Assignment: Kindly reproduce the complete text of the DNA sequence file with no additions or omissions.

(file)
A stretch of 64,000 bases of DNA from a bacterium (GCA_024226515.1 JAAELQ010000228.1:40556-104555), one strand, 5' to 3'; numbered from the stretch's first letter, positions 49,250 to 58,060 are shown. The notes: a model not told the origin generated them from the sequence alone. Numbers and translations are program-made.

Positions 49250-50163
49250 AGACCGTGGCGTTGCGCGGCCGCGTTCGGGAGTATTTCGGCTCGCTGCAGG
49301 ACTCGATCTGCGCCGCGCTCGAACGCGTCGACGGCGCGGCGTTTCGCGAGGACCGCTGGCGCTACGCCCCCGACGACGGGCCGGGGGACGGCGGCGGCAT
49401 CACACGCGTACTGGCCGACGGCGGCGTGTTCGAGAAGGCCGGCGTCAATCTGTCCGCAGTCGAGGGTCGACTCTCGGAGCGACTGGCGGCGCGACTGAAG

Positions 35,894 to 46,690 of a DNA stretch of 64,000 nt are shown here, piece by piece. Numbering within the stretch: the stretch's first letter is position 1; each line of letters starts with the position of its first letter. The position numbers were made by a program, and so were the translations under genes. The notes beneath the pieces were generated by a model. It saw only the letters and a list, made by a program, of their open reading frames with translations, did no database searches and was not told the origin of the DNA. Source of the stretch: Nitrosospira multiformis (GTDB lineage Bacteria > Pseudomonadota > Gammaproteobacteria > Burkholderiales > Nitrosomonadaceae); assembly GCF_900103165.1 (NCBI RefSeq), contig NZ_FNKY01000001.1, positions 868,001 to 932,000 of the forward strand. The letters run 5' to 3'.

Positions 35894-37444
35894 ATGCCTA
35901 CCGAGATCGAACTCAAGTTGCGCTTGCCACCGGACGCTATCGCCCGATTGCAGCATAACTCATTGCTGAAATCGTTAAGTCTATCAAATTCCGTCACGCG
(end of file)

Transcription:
A stretch of 64,000 bases of DNA from a bacterium (GCA_024226515.1 JAAELQ010000228.1:40556-104555), one strand, 5' to 3'; numbered from the stretch's first letter, positions 49,250 to 58,060 are shown. The notes: a model not told the origin generated them from the sequence alone. Numbers and translations are program-made.

Positions 49250-50163
49250 AGACCGTGGCGTTGCGCGGCCGCGTTCGGGAGTATTTCGGCTCGCTGCAGG
49301 ACTCGATCTGCGCCGCGCTCGAACGCGTCGACGGCGCGGCGTTTCGCGAGGACCGCTGGCGCTACGCCCCCGACGACGGGCCGGGGGACGGCGGCGGCAT
49401 CACACGCGTACTGGCCGACGGCGGCGTGTTCGAGAAGGCCGGCGTCAATCTGTCCGCAGTCGAGGGTCGACTCTCGGAGCGACTGGCGGCGCGACTGAAG

Positions 35,894 to 46,690 of a DNA stretch of 64,000 nt are shown here, piece by piece. Numbering within the stretch: the stretch's first letter is position 1; each line of letters starts with the position of its first letter. The position numbers were made by a program, and so were the translations under genes. The notes beneath the pieces were generated by a model. It saw only the letters and a list, made by a program, of their open reading frames with translations, did no database searches and was not told the origin of the DNA. Source of the stretch: Nitrosospira multiformis (GTDB lineage Bacteria > Pseudomonadota > Gammaproteobacteria > Burkholderiales > Nitrosomonadaceae); assembly GCF_900103165.1 (NCBI RefSeq), contig NZ_FNKY01000001.1, positions 868,001 to 932,000 of the forward strand. The letters run 5' to 3'.

Positions 35894-37444
35894 ATGCCTA
35901 CCGAGATCGAACTCAAGTTGCGCTTGCCACCGGACGCTATCGCCCGATTGCAGCATAACTCATTGCTGAAATCGTTAAGTCTATCAAATTCCGTCACGCG